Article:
Backpacking chairs are a pretty incredible piece of hiking kit. They fold up incredibly small yet can accommodate any size of butt (almost). They are very lightweight, you won’t even feel the difference in your pack . . . and, they don’t have any legs.
I can’t make out whether the lady in the photo has got a back packing chair with her, but what a great place to sit and admire the view . .
‘Why Not Take a Seat When You Take a Hike’
Features of best backpacking chairs
These chairs need to be manufactured from good strong fabric, ripstop is best. I’ve already mentioned that they’re legless (that’s before you’ve had any wine) so the seat of the chair needs to be extra strong and rip resistant . . . it’s the only thing between your butt and the ground.
Backpacking chairs need to be sturdy yet lightweight, but they also need to be able to give you firm support (when you’re sitting in them).
These special purpose chairs (the really good ones) can adjust the angle of the back to the seat, in case you want to recline a little . . . make sure you don’t tip over backwards though . . . you could end up rolling around like a weeble (“weebles wobble but they don’t fall down” . . . do you remember those from your toddler days).
Hiking chairs should have good strong webbing loops so that you can fasten them to your back pack and transport your camp-fire chair easily.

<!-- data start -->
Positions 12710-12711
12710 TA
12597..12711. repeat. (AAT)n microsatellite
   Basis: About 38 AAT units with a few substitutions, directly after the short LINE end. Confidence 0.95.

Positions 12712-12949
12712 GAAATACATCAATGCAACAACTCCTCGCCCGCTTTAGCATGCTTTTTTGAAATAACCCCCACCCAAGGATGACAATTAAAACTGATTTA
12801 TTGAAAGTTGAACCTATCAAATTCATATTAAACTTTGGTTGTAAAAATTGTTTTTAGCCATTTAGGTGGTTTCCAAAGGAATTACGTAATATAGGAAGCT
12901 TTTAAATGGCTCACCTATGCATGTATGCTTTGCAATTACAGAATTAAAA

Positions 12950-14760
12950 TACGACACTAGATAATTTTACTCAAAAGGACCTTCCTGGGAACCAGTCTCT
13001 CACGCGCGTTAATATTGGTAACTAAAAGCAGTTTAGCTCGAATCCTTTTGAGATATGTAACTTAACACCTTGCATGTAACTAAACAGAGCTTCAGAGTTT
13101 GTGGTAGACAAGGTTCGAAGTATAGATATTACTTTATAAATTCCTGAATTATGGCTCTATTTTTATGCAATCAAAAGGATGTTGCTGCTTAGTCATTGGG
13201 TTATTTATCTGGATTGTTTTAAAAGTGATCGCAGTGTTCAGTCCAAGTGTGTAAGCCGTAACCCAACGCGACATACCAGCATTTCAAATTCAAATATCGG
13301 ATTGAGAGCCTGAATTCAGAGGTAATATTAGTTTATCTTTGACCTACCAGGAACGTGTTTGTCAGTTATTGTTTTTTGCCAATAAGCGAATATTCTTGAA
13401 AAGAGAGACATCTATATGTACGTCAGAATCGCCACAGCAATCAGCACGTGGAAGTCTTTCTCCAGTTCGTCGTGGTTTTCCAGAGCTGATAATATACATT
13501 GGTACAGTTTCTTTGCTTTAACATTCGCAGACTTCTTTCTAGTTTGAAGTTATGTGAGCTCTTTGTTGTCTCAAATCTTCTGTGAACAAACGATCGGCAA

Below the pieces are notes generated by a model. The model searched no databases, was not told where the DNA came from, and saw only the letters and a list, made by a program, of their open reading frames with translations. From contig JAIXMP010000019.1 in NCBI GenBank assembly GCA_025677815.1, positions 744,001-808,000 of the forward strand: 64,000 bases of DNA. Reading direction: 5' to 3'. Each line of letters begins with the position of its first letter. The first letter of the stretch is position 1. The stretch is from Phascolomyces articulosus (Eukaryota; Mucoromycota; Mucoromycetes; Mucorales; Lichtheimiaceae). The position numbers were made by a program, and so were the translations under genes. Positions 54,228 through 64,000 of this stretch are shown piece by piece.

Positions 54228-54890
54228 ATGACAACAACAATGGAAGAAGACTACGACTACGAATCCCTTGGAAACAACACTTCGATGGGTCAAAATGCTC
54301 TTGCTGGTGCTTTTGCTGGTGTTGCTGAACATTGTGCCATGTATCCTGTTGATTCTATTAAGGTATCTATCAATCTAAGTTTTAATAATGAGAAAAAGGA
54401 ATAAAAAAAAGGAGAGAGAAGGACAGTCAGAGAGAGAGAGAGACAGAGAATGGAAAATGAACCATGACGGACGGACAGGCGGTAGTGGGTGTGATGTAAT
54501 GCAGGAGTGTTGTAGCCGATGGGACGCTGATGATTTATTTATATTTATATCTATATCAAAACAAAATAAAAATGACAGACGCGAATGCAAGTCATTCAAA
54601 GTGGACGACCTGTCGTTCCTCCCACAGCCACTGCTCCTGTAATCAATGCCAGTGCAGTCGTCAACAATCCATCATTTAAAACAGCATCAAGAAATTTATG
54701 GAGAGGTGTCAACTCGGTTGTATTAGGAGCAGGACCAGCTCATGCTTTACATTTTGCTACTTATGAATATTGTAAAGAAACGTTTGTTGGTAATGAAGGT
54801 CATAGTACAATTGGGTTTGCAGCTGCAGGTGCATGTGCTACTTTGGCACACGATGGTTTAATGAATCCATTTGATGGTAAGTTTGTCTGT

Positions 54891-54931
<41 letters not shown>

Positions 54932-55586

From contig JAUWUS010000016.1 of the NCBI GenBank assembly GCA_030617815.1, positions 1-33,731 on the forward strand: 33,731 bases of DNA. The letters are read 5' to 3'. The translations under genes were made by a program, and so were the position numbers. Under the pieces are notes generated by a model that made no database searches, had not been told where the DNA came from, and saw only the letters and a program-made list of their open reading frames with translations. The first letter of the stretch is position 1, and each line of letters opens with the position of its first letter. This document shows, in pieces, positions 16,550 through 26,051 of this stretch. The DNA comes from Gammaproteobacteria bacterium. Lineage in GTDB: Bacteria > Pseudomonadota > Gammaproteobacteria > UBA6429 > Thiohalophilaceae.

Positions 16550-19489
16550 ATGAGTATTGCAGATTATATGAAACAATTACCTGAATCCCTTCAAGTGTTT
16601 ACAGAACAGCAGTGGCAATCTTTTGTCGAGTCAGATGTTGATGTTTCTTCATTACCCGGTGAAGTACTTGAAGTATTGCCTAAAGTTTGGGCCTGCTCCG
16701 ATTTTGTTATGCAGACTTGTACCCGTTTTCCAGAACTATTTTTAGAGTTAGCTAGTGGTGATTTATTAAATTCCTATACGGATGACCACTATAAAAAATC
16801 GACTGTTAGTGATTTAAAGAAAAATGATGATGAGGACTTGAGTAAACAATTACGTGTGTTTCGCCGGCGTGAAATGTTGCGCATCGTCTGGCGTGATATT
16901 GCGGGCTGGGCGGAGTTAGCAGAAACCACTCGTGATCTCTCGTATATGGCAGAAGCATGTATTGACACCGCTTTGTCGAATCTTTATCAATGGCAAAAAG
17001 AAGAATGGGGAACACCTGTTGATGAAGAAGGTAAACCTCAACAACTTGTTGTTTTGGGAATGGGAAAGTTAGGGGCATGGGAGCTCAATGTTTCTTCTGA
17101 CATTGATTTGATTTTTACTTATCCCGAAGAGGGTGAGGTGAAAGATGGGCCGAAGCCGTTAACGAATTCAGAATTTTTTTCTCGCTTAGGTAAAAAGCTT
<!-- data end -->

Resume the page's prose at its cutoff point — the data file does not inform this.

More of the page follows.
Backpacking Chairs- Tips on How to Sit on
Back packing chairs offer a welcome place to sit in comfort at the end of a long days hiking . . . just imagine, sitting by the camp fire (if you’re allowed to have a camp fire, but a camp fire is a lovely place to sit, chat and drink coffee), anyway, because these backpacking chairs are legless (I know I keep saying it, but it’s important), and younger more flexible hikers and back packers won’t find that any type of problem at all, I’ve written a few instructions on how to safely negotiate your butt into the back packing chair.
More importantly and much more difficult . . . get your ass out of there again. There are several techniques which I have witnessed on countless backpacking expeditions.
Escaping from the Clutches of Your Backpacking Chair
Ask a mate to help you, or two mates, one on each arm and . . . . pull! If the chair comes with your ass then maybe you could save a little space in your back pack by taking less food with you! Walk more and eat less lard ass . . .
NB – These are not manufacturers instructions or guidelines, it’s nothing official . . . but it just might help you if your legs have seized up from your first day on the hiking trail.